Friday, October 7, 2011

But Don't "Metal Detectorists" Rescue Objects From Destruction?

Recently the apologists for artefact hunting have begun claiming that they "rescue" objects in the ploughsoil from destruction by farm machinery and agricultural chemicals. A typical example is here. Discussing this in detail is beyond the scope of this blog, while there is no doubt that the ploughsoil is a hostile environment for archaeological artefacts, after having looked at the evidence for this very carefully (it is a whole chapter in the forthcomng book I wrote with Nigel Swift - Britain's Portable Antiquity Heritage) I do not accept that the phenomenon is as widespread or as severe in its effects as claimed by the supporters of artefact hunting in Britain.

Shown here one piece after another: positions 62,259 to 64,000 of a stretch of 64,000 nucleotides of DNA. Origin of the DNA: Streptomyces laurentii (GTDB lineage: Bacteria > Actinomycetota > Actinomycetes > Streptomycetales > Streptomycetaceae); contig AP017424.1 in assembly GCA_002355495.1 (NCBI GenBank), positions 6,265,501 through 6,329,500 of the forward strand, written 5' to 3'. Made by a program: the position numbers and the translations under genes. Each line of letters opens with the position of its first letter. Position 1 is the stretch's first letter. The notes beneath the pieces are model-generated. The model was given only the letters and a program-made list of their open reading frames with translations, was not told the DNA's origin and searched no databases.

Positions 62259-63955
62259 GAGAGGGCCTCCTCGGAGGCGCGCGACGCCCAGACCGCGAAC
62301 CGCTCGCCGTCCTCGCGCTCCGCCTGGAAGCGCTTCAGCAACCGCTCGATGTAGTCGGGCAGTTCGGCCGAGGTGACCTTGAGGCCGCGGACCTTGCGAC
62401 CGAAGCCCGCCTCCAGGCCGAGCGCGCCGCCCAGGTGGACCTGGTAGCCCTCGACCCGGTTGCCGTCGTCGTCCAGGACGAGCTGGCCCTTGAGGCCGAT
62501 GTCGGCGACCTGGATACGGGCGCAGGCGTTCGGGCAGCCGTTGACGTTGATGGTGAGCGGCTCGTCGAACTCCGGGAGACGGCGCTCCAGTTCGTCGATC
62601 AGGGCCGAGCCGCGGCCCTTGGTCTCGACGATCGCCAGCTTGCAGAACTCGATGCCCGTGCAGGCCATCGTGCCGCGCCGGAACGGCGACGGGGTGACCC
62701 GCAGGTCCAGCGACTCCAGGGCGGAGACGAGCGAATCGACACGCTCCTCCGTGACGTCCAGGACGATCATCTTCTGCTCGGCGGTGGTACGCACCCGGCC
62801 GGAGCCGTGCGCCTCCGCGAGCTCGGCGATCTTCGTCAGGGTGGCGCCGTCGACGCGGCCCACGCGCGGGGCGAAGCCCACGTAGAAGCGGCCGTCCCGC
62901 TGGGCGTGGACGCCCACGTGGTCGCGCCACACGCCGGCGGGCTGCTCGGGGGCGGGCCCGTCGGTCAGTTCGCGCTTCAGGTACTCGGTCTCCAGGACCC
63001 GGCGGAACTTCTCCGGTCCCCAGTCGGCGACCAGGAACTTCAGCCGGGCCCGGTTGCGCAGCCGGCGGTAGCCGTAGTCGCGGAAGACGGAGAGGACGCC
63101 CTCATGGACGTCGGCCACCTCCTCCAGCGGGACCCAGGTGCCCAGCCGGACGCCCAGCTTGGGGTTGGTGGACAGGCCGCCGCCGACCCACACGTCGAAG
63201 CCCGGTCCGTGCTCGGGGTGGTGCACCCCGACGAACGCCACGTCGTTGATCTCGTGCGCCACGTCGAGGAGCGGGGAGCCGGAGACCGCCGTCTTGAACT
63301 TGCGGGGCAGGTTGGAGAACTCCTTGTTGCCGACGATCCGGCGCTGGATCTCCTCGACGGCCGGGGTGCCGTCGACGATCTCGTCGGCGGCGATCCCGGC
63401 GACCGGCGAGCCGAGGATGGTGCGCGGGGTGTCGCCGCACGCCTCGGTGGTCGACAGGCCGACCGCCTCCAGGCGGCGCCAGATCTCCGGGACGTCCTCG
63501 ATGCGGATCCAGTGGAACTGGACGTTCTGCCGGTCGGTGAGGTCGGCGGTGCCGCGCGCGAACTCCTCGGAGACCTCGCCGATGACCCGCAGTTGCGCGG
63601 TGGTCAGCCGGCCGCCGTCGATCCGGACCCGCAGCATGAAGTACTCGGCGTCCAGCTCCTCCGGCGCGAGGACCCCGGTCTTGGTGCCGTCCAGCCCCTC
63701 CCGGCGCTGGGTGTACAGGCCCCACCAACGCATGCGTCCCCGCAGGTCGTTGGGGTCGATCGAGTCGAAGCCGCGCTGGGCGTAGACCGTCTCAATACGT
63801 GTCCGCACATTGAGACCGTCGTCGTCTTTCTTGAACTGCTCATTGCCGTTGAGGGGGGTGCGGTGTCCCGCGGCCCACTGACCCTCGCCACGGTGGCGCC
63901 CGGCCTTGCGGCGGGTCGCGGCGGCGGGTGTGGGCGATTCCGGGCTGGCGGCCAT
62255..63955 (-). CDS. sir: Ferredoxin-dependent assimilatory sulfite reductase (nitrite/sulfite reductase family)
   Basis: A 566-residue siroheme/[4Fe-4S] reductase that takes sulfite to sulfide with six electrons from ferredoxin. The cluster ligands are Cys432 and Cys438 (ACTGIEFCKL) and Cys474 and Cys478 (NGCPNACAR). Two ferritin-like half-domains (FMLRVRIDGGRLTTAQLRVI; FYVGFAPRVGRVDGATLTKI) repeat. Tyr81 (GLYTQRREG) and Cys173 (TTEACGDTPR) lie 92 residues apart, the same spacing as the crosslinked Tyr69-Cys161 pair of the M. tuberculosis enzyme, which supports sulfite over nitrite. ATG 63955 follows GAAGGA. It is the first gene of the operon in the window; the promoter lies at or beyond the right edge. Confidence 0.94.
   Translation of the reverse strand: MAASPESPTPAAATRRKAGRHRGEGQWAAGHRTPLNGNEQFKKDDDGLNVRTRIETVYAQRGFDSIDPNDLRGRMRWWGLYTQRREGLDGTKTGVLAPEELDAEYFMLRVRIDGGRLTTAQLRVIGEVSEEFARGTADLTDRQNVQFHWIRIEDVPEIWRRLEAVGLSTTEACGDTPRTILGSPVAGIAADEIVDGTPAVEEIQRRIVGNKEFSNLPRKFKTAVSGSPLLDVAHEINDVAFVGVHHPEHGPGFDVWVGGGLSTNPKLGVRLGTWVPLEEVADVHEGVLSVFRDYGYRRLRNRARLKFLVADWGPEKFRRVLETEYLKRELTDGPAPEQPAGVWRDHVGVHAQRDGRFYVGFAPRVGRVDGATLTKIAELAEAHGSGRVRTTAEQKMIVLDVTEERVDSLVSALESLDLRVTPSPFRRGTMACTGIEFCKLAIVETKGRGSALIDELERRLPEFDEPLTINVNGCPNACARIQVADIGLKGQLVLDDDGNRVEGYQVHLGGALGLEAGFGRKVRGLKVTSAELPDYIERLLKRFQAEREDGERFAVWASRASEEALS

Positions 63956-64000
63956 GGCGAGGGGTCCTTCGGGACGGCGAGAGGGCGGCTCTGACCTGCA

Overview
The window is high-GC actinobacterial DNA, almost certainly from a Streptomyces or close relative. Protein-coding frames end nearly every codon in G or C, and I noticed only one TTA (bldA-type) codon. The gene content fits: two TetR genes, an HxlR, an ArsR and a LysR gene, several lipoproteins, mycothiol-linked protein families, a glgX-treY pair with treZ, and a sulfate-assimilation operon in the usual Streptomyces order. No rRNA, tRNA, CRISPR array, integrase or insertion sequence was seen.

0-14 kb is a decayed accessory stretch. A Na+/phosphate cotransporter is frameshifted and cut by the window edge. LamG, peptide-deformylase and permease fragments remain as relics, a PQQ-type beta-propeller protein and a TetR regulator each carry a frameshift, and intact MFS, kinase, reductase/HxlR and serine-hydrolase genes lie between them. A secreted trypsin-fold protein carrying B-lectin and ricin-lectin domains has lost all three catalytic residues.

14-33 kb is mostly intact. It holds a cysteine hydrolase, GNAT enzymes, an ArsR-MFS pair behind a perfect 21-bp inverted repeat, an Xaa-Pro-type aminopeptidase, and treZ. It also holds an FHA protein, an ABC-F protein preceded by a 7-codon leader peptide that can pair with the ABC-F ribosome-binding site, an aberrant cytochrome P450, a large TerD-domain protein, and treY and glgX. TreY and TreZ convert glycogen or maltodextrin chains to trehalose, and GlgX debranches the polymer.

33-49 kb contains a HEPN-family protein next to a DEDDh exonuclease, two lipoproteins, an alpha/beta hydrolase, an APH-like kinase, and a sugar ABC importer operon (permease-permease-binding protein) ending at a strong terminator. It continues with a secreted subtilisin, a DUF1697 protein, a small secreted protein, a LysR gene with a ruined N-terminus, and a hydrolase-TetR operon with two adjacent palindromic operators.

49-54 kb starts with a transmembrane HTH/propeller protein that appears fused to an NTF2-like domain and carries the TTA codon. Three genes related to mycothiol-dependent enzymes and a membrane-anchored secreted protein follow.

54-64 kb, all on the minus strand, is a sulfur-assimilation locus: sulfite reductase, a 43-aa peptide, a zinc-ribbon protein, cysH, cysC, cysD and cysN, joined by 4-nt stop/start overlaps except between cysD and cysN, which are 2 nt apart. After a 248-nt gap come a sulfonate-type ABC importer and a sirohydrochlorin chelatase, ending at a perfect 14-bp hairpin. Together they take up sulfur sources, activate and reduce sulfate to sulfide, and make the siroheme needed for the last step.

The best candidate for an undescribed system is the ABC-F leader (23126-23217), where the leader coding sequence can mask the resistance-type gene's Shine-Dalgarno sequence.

There is a difference between corrosion and damage which makes a find "illegible" and that which merely makes it less collectable (the difference between corroded crud normal on archaeological artefacts from certain soils and what collectors consider a "patina").

Vignette: patina on a Chinese bronze

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